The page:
### 1 — 14:00 — ** CANCELLED ** Solving Exact and Noisy Rank-one Tensor Completion with Semidefinite Programming

Consider the problem of retrieving a d-th order rank-one tensor given (exact or noisy) values of some of its entries. We address this problem via semidefinite programming (SDP). Concretely, we propose SDP relaxations and we study deterministic conditions under which the SDPs solve the completion problems exactly. We show that our SDPs solve the exact and noisy rank-one tensor completion problems when the observations satisfy a combinatorial condition, which we call square-propagation. We prove that the square-propagation condition is satisfied with high probability when the number of uniformly random observations is greater than or equal to some quantity. Moreover, when d equals 2 (matrix completion), the square-propagation is satisfied precisely when the completion problem admits a unique solution. Preliminary computational experiments show that our methods allow to solve tensor completion problems using significantly less observations than alternative methods.

### 2 — 14:30 — Random Projections for Semidefinite Programming and Polynomial Optimization

Random projections, a dimensionality reduction technique, have been found useful in recent years for reducing the size of optimization problems. In this presentation, we explore using random projections to approximate semidefinite programming (SDP) problems by reducing the size of matrix variables, thereby solving the original problem with less computational effort. We provide some theoretical guarantees on the quality of the projection. We also investigate the performance of the approach on semidefinite relaxations appearing in polynomial optimization, with a focus on combinatorial optimization problems.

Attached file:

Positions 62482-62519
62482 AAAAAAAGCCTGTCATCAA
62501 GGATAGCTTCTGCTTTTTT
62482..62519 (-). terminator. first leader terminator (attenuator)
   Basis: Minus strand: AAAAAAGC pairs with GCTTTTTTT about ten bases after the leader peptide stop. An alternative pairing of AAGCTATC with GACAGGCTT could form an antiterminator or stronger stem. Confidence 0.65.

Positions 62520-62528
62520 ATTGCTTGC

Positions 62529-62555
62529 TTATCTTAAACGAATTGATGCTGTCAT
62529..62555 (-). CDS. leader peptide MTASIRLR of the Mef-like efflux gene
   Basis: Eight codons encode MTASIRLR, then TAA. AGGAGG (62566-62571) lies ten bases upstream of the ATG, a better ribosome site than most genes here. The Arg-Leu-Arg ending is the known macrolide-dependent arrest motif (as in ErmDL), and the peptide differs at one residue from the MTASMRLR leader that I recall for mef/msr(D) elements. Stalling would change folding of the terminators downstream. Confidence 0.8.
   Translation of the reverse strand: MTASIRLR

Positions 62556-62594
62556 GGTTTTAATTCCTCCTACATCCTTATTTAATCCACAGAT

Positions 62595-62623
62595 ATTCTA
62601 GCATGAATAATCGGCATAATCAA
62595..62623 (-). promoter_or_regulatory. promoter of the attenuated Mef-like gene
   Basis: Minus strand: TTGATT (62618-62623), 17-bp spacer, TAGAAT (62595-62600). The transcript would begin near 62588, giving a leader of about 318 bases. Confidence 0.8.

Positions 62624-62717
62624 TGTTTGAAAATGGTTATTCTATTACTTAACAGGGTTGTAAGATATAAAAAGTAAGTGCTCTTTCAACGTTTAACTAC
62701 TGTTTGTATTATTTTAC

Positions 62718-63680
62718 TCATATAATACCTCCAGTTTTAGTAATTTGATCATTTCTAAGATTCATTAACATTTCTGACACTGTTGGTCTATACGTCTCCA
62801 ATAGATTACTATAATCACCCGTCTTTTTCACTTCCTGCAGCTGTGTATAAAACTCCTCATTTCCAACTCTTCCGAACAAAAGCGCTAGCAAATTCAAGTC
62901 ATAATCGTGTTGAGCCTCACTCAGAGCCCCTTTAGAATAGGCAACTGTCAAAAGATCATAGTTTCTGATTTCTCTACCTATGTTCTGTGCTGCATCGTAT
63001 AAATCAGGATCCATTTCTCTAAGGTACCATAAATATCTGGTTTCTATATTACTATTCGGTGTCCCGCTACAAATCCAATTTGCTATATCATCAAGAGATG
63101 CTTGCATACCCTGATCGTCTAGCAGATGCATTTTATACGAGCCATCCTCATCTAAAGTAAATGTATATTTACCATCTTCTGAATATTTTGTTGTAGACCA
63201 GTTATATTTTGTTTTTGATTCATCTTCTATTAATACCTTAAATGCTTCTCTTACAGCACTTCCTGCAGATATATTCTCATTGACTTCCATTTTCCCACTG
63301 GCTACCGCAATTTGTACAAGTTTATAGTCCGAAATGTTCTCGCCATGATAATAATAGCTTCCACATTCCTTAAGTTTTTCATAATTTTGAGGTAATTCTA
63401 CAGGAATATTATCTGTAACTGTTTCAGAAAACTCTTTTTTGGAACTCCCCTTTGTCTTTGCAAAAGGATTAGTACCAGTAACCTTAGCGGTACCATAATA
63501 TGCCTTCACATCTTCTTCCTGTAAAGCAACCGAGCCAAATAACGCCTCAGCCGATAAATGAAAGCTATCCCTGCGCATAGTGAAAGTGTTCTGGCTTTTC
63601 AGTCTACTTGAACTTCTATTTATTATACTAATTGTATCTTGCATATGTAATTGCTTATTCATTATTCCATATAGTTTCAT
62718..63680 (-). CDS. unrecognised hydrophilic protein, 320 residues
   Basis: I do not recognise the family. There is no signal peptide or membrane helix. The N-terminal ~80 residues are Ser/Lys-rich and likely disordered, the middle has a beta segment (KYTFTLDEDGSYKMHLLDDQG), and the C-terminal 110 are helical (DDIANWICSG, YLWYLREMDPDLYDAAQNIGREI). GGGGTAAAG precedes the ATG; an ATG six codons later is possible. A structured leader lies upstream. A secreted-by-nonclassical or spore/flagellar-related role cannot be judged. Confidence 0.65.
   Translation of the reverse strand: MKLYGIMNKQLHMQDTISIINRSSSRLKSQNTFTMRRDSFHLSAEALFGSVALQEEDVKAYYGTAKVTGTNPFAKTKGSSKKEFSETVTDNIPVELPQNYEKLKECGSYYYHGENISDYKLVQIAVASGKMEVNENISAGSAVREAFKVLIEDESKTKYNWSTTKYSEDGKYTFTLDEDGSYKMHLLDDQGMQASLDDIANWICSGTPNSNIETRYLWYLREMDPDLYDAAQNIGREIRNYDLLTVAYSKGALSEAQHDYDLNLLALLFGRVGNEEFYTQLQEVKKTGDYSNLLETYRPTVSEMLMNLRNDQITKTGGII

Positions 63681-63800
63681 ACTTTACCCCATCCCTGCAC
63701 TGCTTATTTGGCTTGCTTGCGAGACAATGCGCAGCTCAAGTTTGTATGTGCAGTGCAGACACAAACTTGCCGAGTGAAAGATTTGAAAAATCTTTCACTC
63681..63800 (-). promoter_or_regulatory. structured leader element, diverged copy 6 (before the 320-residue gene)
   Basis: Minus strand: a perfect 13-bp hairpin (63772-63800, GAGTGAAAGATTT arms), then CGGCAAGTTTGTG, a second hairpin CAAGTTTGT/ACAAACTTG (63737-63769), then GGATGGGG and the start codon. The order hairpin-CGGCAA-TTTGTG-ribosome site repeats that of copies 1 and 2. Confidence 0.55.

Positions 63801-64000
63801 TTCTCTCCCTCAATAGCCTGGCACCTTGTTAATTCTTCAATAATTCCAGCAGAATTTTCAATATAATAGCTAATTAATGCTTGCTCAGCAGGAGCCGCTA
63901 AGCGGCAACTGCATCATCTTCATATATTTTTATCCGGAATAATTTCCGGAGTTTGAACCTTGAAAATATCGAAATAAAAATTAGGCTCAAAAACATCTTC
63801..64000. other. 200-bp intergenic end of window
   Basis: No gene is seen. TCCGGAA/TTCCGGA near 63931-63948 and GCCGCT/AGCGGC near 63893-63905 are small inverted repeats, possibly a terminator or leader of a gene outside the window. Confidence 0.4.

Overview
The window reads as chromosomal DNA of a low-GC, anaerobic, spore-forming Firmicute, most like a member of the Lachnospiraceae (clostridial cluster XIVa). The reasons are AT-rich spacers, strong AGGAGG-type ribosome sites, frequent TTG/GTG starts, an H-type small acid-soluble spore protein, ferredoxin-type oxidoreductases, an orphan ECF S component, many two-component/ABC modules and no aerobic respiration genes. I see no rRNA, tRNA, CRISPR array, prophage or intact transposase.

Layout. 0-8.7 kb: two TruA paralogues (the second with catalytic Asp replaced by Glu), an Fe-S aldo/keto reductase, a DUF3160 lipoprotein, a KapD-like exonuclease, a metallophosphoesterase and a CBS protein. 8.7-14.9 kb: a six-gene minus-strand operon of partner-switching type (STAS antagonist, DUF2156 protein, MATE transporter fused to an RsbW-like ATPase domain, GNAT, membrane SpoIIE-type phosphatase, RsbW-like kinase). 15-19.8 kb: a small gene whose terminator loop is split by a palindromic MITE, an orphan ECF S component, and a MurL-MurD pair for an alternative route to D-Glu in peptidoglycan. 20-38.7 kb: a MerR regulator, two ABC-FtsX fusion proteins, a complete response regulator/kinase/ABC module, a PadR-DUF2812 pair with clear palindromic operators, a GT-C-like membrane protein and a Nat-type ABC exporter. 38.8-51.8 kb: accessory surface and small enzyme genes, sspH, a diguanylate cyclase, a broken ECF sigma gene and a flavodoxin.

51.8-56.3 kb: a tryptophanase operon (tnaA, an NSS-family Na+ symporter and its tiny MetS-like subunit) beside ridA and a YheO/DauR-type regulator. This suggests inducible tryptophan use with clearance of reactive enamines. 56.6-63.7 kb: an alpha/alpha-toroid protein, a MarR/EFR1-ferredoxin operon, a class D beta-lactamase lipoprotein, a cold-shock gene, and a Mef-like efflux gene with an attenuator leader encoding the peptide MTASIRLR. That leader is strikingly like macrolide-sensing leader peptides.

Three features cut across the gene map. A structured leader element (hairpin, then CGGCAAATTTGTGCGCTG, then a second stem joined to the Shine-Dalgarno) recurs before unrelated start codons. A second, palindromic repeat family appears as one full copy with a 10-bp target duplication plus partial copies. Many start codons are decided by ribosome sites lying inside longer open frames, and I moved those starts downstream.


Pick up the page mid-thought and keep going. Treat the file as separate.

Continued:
### 3 — 15:00 — HALLaR: A New Solver for Solving Huge SDPs

This talk discusses the computational aspects of a new first-order method for solving large-scale semidefinite programs (SDPs) with bounded domain. It is an inexact augmented Lagrangian (AL) method where the AL subproblems are solved by a hybrid low-rank method. In contrast to the classical low-rank method, the new method finds a near-optimal solution (with provable complexity bounds) of SDP instances satisfying strong duality. Computational results comparing the new method to state-of-the-art solvers on several large SDP instances show that the former finds higher accurate solutions in substantially less CPU time than the latter ones. For example, in less than 20 minutes, our method can solve a maximum stable set SDP with 1 million vertices and 10 million edges within 1e-5 relative accuracy.

### 4 — 15:30 — Sum of squares submodularity

Submodularity is a key property of set-valued functions, appearing in many different areas such as game theory, machine learning, and optimization. In this talk, we consider set-valued functions over $\{0,1\}^n$ with a multilinear extension of degree less than or equal to some k. For these functions, it is known that testing whether they are submodular is hard for k greater or equal to 4. We thus introduce a sufficient condition for submodularity based on sum of squares polynomials, which we refer to as sum of squares (sos) submodularity. We investigate the gap between submodularity and sos submodularity and show how to use semidefinite programming to optimize over this set. In particular, we use the techniques proposed to learn a submodular function from data, among other applications.